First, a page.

Ensuring all is fair in the Durban July

2014-07-05 00:00

“FOR us, the ideal Vodacom Durban July will be if nobody knows we were there.”

So says Shaun Parker, chairperson of the KwaZulu-Natal Stipendiary Stewards, an organisation that falls under the National Horse Racing Authority.

They may seem strange words for South Africa’s premier horse race that will be attended by more than 63 000 spectators today, but the job of the “Stipes” is to ensure that the races are run fairly and safely, for jockeys and for the horses. Not hearing from the Stipes means that the race went smoothly and without incident.

Because it is such a big event, Ernie Rodriques, chairperson of the Stipes in Cape Town, is here to assist Parker and his team of six. They have been doing this job for more than two decades.

Today at Greyville, they will monitor every second of every race with six to eight cameras placed along the track, and from a “boardroom” crammed with television screens under the main stand.

They will see that there is no interference among the horses and jockeys, that all the horses get out of the starting gates properly and that there are no contraventions of horse racing rules.

The Stipes have the power to issue fines or suspensions.

Usually, said Parker, by the time the horses have finished and are ready to be unsaddled, the Stipes will have viewed each possible area of concern to them at least three or four times with the cameras.

The Stipes are also in constant ­radio contact with other officials involved in the race, such as the starting team, the veterenarians and the judges. They will also ask for “specimens” of some of the horses after the race, usually of the winner and some of the other horses, to test for illegal substances.

Greyville’s configuration is slightly different this year — the track is slightly narrower — so Parker and ­Rodrigues inspected the race track yesterday afternoon.

But, said Parker, the job of the Stipes extends much further than seeing that the horse racing regulations are adhered to on race day.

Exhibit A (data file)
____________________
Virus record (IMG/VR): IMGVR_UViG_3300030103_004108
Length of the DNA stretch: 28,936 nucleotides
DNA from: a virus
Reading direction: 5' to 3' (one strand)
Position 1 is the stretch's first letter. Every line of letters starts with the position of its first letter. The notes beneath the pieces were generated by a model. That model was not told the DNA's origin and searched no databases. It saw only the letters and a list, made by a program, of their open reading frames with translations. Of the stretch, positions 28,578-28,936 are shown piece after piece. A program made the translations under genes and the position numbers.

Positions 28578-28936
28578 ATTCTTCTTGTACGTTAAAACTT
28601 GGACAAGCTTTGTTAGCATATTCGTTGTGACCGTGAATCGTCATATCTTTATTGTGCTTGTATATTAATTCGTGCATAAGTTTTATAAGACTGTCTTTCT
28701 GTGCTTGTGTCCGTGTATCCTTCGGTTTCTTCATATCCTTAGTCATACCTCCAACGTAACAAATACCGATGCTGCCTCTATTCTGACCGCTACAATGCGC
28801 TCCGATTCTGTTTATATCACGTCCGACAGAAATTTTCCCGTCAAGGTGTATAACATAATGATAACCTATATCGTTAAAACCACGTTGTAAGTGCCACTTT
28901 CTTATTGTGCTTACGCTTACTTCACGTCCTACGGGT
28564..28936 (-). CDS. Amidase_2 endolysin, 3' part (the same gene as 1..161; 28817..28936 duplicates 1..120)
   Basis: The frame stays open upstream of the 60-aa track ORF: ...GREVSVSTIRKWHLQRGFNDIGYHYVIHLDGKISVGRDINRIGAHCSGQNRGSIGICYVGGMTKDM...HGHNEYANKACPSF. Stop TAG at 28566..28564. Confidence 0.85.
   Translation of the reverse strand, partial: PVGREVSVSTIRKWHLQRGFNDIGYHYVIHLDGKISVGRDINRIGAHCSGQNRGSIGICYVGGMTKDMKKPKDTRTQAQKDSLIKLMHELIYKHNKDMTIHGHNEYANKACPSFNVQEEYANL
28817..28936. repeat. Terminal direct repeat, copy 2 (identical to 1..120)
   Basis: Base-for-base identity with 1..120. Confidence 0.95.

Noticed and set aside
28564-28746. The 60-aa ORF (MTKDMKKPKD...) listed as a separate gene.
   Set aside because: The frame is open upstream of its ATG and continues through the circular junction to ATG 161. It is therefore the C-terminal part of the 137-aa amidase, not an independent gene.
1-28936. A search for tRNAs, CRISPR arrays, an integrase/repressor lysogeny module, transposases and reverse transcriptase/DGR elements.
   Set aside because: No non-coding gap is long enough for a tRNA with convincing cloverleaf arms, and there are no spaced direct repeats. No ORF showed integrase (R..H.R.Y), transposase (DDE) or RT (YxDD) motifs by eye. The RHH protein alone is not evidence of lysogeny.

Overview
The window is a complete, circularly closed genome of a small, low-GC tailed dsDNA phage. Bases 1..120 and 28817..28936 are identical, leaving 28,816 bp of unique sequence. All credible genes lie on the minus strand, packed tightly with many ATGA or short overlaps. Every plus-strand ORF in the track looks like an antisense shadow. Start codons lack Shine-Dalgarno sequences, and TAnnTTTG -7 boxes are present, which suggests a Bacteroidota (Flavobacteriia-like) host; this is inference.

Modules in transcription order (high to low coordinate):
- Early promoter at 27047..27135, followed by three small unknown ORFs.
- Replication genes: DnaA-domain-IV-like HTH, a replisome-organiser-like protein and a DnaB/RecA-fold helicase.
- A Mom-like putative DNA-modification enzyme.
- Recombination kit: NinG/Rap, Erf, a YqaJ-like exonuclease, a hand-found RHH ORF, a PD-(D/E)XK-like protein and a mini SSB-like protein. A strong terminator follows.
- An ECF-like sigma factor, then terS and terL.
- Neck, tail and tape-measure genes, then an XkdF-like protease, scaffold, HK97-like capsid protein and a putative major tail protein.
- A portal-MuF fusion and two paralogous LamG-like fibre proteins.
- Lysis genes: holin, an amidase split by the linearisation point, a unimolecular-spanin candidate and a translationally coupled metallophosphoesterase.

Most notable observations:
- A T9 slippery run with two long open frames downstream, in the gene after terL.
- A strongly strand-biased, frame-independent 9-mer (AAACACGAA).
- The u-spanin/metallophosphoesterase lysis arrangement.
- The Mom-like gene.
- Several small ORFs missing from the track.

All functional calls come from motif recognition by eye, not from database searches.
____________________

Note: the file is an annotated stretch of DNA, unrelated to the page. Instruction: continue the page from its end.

The race horse owners, jockeys and horses are all registered through ­licences with the Stipes.

Each horse, for example, is issued a “passport” by the Stipes, in which the number of each horse’s electronic chip, its vacination history, markings and other details are kept.

The Stipes also visit the stable yards and training sessions of race horses during the week.

Join the conversation!

24.com encourages commentary submitted via MyNews24. Contributions of 200 words or more will be considered for publication.

We reserve editorial discretion to decide what will be published.
Read our comments policy for guidelines on contributions.

24.com publishes all comments posted on articles provided that they adhere to our Comments Policy. Should you wish to report a comment for editorial review, please do so by clicking the 'Report Comment' button to the right of each comment.

Comment on this story
Comments have been closed for this article.

Inside News24


Book flights

Compare, Book, Fly

Traffic Alerts
There are new stories on the homepage. Click here to see them.


Create Profile

Creating your profile will enable you to submit photos and stories to get published on News24.

Please provide a username for your profile page:

This username must be unique, cannot be edited and will be used in the URL to your profile page across the entire 24.com network.


Location Settings

News24 allows you to edit the display of certain components based on a location. If you wish to personalise the page based on your preferences, please select a location for each component and click "Submit" in order for the changes to take affect.

Facebook Sign-In

Hi News addict,

Join the News24 Community to be involved in breaking the news.

Log in with Facebook to comment and personalise news, weather and listings.